With ’s confirmation that the time taken to load a web page is now a ranking factor web developers and designers have been prompted to sit up and pay renewed attention site performance. Here are just a handful of factors that todays web developers need to keep in mind.

Most web pages are made up of a collection of elements including javascript files, CSS, images and database delivered content. Minimising the number of elements and therefore the number of HTTP requests necessary to render a page is crucial for fast page load times.

It is well known that about 80% of the end users response time is spent waiting for a page to download completely. This waiting time is know to cause visitors to leave an ecommerce site and visit a faster loading competitor. This time can be reduced by using a content delivery network to serve up the static content, such as javascript and css files. A content delivery network is simply a collection of servers setup to efficiently deliver content to end users.

As web designs become increasing complex, richer and more engaging to the end user they need an ever increasing number of components in order to render, such as Flash and javascript. When a site is first visited a number of HTTP requests will be made to download all of these elements. These can be minimised on subsequent visits by caching and this can be controlled using the Expires header. This is commonly used for images but can be effectively used for all components including Flash and stylesheets.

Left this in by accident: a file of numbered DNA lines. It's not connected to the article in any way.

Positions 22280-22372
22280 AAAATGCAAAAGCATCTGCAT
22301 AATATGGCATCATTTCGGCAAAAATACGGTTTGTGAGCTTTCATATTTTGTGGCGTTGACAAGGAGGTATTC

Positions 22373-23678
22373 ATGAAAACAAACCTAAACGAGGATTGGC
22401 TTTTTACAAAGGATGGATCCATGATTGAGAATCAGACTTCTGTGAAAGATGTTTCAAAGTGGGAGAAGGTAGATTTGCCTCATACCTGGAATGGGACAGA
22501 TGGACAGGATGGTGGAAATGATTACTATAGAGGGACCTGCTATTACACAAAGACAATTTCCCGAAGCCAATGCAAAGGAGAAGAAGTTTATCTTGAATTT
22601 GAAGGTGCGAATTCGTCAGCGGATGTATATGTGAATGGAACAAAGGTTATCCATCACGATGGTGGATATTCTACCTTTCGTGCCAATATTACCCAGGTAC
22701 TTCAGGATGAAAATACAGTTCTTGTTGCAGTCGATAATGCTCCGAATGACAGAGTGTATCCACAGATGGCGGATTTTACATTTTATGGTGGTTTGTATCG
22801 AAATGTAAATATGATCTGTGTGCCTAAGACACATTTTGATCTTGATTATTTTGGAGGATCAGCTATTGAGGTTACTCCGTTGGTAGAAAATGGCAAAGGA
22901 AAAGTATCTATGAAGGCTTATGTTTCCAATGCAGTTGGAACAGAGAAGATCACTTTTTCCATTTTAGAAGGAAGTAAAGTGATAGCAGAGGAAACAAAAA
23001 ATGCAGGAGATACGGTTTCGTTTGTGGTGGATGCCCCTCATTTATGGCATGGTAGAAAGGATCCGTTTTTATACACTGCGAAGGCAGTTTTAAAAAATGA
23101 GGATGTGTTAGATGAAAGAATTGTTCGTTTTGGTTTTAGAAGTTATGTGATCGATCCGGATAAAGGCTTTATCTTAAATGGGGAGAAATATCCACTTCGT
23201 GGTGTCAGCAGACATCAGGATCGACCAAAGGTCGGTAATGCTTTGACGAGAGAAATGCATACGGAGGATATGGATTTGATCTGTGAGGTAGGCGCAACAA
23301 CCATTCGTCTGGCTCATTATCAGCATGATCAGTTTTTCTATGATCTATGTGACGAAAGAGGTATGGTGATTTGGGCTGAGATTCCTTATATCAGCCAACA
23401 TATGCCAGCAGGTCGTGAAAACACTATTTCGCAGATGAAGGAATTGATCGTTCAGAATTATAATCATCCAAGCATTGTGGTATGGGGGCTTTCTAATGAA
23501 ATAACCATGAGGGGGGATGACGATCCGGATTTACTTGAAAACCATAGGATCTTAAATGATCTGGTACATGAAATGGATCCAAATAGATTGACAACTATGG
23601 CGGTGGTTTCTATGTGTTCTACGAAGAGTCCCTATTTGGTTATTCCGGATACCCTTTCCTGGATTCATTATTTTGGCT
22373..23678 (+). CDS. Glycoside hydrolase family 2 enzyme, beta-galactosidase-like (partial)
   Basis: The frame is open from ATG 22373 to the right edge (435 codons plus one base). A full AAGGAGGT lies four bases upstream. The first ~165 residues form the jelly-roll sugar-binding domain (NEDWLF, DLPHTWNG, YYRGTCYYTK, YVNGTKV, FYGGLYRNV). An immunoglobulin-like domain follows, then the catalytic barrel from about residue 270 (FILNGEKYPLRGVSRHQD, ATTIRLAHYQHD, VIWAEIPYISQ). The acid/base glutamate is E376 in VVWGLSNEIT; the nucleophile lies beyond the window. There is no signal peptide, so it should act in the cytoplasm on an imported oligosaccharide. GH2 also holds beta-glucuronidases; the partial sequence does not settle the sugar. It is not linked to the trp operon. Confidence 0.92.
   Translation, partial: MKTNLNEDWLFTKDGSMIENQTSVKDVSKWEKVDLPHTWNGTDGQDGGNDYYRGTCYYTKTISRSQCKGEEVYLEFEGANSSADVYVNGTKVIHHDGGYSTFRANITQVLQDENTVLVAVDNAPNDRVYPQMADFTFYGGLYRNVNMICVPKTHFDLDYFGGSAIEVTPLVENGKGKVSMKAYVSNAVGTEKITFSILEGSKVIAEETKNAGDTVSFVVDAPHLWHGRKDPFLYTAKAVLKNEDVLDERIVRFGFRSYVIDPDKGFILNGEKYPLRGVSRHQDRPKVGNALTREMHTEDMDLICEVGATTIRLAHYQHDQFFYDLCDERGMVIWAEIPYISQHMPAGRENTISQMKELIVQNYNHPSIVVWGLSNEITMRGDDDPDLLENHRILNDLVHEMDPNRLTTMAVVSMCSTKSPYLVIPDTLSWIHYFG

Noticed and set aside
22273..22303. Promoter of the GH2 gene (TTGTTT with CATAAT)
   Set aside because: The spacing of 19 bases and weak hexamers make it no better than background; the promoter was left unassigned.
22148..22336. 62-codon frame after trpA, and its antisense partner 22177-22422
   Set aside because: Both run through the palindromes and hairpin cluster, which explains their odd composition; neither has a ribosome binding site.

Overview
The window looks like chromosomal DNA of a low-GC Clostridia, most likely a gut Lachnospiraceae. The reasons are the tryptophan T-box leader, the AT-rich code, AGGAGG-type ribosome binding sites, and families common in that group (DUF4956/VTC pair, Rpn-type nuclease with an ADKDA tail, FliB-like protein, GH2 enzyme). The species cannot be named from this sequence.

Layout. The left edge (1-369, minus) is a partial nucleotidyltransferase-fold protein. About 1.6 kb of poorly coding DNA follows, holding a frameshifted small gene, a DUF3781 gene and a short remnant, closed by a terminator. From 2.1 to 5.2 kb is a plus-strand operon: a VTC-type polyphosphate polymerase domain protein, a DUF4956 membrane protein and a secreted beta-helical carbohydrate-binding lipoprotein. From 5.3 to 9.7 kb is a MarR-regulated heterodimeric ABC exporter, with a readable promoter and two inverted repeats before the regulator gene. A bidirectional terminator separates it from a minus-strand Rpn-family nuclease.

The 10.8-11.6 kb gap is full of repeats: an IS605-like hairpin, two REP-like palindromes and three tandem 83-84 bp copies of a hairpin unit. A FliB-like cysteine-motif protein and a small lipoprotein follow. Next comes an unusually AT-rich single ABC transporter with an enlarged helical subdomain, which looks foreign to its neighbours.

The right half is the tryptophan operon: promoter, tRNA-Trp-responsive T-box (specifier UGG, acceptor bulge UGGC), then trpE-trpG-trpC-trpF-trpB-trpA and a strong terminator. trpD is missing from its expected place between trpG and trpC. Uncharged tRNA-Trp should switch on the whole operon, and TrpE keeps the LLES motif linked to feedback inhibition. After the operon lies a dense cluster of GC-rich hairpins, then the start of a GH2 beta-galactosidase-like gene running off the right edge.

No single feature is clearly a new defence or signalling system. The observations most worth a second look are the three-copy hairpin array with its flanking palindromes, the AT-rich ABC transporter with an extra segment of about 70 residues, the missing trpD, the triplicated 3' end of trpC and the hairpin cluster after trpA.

Compression is another technique that every web developer should be using. GZIP is supported by around 90% of todays browsers and it can reduce the size of many elements by as much as 70%.

There are lots of additional techniques that are both good for search engine optimisation of web pages and will also improve the user experience. For example: stylesheets should be located at the top of pages and scripts at the bottom; both javascript and CSS files should be minified; and javascript and CSS should be in external files; also, reducing the number of DNS lookups and redirects is always a good idea. Good luck.

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